2011 MacBook Pro graphics class-action suit expands, accuses Apple of concealing defects

Posted:
in General Discussion edited April 2015
Members of the 2011 MacBook Pro graphics failure class-action lawsuit were updated this week on the latest developments in the case, which has expanded to include multiple states and lodges new complaints against Apple, accusing the company of deliberately concealing problems.


Screenshot of MacBook Pro graphics issue. | Source: Apple Support Communities forum member "Andy_Gee"


In an email sent out to members of the suit, the law firm of Whitfield, Bryson & Mason LLP revealed that its complaint now includes California, Colorado, Florida, Illinois, Indiana, Puerto Rico, and Vermont. The complaint has also been updated to accuse Apple of taking steps to hide the problems from consumers.

"Specifically, we allege that between early- and late-2011, Apple released a software update that dramatically reduced the graphical performance of the GPUs in order to prevent them from reaching temperatures that would cause the GPUs to effectively self destruct," the note reads.

The law firm said that some members of the class-action suit have volunteered their faulty MacBook Pros for testing, and a computer hardware expert has been hired to perform tests on the hardware. The complainants hope to use this information to explain the technical side of the case to the court, and offer ways that Apple could have fixed the alleged problems.

It's expected that Apple will file a motion to dismiss the case on Jan. 29, and Whitfield, Bryson & Mason plan to respond to that motion with their own filing on behalf of the class on March 5. The case is expected to be heard before Judge Edward J. Davila of the Northern District of California in early April.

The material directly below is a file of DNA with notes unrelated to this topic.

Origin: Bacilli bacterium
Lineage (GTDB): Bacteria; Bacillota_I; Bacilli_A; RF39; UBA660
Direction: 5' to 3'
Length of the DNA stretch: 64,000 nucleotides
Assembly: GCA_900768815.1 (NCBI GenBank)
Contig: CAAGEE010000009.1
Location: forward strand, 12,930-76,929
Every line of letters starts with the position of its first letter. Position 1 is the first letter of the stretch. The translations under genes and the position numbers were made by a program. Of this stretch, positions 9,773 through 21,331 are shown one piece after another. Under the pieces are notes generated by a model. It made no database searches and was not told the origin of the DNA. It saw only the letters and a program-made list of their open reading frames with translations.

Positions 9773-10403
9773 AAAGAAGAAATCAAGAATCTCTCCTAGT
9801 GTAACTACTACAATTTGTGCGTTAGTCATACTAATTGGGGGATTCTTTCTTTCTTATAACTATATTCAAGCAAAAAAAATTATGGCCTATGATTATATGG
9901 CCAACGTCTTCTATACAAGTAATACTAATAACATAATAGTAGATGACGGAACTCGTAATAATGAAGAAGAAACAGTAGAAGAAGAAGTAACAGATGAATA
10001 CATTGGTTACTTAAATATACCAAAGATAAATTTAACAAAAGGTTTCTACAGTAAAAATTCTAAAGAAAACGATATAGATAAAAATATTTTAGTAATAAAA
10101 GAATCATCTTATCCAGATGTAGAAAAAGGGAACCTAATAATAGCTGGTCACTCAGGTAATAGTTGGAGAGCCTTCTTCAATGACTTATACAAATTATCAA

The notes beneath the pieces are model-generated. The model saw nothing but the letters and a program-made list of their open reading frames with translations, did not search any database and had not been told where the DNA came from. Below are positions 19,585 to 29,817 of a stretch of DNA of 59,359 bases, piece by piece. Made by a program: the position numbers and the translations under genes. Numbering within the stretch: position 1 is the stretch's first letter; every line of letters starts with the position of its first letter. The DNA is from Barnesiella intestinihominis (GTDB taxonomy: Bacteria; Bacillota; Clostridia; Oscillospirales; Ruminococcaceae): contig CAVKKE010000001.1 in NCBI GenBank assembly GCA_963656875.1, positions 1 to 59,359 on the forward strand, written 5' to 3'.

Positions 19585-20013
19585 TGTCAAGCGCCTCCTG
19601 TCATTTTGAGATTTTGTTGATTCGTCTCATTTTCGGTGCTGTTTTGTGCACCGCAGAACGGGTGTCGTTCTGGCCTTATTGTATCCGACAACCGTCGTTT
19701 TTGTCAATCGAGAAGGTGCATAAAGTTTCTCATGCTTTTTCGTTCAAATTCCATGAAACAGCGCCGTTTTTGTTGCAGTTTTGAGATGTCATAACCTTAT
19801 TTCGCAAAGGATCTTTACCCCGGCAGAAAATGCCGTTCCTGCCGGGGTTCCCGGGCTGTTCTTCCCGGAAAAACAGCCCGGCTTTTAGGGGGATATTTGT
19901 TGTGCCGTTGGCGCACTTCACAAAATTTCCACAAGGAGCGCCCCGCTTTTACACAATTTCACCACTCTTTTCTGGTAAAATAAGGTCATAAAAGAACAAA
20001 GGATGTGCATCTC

The 2011 MacBook Pro graphics case is not to be confused with a separate lawsuit over allegedly defective logic boards which was dismissed by a California judge last week.




The graphics-related issues found in some 2011 MacBook Pro models led to the class-action lawsuit being filed last October, seeking compensation for apparent hardware failures experienced by customers. Initially, the lawsuit covered only residents of California and Florida.

The complaint was filed on behalf of plaintiffs Zachary Book, Donald Cowart, and John Manners. The lawsuit alleges that Apple failed to reimburse owners for out-of-pocket repairs that could cost anywhere from $350 to $600.

Some owners of those devices have vocally complained for years that they have experienced graphical distortions and system crashes. Complaints from out-of-warranty MacBook Pro owners first began to gain steam in early 2013.